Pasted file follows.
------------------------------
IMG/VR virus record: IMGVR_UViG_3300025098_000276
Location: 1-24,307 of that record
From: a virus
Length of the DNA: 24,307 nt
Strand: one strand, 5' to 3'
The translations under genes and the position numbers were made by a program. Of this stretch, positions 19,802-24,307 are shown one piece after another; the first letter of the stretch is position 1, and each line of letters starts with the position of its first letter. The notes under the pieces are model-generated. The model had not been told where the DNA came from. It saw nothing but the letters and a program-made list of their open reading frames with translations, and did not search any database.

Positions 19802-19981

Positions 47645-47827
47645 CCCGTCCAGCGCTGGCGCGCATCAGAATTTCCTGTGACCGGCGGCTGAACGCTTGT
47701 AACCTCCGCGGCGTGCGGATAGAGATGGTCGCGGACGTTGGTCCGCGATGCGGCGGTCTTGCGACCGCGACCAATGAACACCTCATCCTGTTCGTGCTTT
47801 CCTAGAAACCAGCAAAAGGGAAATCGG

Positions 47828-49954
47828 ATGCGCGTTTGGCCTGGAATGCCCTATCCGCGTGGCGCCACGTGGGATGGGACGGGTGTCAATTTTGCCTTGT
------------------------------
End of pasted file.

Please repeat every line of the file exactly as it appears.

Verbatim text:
IMG/VR virus record: IMGVR_UViG_3300025098_000276
Location: 1-24,307 of that record
From: a virus
Length of the DNA: 24,307 nt
Strand: one strand, 5' to 3'
The translations under genes and the position numbers were made by a program. Of this stretch, positions 19,802-24,307 are shown one piece after another; the first letter of the stretch is position 1, and each line of letters starts with the position of its first letter. The notes under the pieces are model-generated. The model had not been told where the DNA came from. It saw nothing but the letters and a program-made list of their open reading frames with translations, and did not search any database.

Positions 19802-19981

Positions 47645-47827
47645 CCCGTCCAGCGCTGGCGCGCATCAGAATTTCCTGTGACCGGCGGCTGAACGCTTGT
47701 AACCTCCGCGGCGTGCGGATAGAGATGGTCGCGGACGTTGGTCCGCGATGCGGCGGTCTTGCGACCGCGACCAATGAACACCTCATCCTGTTCGTGCTTT
47801 CCTAGAAACCAGCAAAAGGGAAATCGG

Positions 47828-49954
47828 ATGCGCGTTTGGCCTGGAATGCCCTATCCGCGTGGCGCCACGTGGGATGGGACGGGTGTCAATTTTGCCTTGT